The PCMark Vantage benchmark gives the MSI CR630 a score of 2,360 points. We have no value from a Celeron M 900 to use for comparison. But Pentium P6000 (3,616) and T4500 systems (3,576) benefit greatly from their two cores and larger L2 cache in this test. However, they do cost more.
AMD fans who don’t want an Intel alternative could also consider the Athlon II P320. This dual-core processor achieves a respectable 3,567 points (HD 4250, HP Compaq Presario CQ62-A04sg). The CR630 with this option costs €100 more (CR630-P3443W7P).
The application performance we experienced was fine when using a smaller number of simple applications. There is nothing to stop this notebook being used as a mobile web-surfing machine. But when an application takes up a lot of processing power, the speed of the other applications drops markedly and you can end up waiting for them to respond.
|3DMark 03 Standard||3668 points|
|3DMark 05 Standard||2926 points|
|3DMark 06 Standard||1402 points|
|3DMark Vantage P Result||230 points|
The Western Digital hard drive (model type WD2500BEVT-22A23), with a total capacity of 250 GB, has an average transfer rate of only 57 MB/s (sequential reading, HD Tune). Modern notebook hard drives, also with 5,400 rpm, generally reach 65 to 70 MB/s.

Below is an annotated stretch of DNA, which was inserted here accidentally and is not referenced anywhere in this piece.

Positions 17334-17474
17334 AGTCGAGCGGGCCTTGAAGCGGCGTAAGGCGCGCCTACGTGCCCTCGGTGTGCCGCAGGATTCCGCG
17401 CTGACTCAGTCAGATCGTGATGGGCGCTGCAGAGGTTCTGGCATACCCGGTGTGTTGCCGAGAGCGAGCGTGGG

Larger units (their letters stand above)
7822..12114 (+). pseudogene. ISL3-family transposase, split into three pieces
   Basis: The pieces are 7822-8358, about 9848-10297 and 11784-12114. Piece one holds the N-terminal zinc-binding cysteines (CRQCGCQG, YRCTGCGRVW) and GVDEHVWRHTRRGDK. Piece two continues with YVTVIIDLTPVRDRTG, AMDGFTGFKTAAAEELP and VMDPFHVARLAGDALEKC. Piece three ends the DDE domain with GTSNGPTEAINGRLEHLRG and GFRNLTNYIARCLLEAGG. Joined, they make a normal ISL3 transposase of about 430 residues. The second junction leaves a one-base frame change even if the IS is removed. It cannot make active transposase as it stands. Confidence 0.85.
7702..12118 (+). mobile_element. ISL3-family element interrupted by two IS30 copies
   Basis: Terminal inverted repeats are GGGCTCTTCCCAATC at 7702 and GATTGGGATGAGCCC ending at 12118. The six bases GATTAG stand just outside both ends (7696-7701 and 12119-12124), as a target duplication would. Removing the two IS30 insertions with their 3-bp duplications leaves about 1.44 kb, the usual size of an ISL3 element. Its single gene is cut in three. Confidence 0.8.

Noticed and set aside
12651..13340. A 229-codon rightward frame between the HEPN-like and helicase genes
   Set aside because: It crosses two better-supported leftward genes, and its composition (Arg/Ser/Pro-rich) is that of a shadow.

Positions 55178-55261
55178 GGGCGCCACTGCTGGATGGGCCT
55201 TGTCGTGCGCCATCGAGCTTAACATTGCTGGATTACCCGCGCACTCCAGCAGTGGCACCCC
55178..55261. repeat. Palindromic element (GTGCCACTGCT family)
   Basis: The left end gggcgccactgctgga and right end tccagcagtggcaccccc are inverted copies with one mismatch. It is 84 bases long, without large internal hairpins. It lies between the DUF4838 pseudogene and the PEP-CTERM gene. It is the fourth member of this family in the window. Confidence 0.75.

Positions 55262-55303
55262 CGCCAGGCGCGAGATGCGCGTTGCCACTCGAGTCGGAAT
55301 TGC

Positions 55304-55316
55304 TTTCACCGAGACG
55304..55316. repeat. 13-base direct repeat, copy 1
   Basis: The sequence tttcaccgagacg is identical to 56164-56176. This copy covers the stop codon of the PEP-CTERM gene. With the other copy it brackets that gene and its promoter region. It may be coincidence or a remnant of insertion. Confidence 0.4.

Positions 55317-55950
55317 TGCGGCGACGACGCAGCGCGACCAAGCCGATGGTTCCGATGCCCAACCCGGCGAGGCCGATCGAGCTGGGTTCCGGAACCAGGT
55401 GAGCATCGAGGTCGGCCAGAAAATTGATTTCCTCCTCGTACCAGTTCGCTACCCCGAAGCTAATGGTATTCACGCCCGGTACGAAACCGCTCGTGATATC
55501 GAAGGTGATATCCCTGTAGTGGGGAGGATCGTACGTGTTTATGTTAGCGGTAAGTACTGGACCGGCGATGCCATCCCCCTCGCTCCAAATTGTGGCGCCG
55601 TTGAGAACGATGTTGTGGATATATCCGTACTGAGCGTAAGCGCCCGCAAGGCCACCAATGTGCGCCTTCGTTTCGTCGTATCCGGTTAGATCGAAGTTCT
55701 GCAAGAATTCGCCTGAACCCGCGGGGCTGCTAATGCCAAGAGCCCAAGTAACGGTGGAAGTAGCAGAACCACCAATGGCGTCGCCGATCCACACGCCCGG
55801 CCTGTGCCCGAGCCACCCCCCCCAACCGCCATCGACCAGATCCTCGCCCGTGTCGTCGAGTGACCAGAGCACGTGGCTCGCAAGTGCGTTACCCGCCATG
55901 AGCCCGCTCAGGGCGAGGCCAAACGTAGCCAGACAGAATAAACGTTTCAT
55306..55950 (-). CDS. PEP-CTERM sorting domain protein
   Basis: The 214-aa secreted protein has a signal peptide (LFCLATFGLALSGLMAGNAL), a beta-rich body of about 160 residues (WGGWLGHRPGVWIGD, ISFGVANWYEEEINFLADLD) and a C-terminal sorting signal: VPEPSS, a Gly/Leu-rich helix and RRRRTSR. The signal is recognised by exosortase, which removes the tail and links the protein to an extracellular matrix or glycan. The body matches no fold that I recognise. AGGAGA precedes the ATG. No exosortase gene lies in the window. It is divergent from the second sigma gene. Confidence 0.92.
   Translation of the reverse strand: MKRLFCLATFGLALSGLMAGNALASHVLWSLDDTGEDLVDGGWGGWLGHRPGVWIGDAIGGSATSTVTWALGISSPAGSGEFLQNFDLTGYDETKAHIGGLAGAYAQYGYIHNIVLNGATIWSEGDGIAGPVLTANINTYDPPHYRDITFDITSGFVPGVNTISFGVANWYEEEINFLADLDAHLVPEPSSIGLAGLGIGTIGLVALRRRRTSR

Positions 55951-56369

The burst rate came out relatively high at 98 MB/s. This value describes the volume of data that can be read from the HDD cache inside of one second. The Crystal DiskMark 3.0 test gave a reading result of 69 MB/s because of its different testing process, which is somewhat below average for this test.
When writing emails, surfing the net or listening to music, the fan runs at a consistently low speed, never turning off completely. Under light use we measured a volume of 35.7 dB(A). The hard drive, when active, is barely audible above the background level of noise: 32.9 dB(A).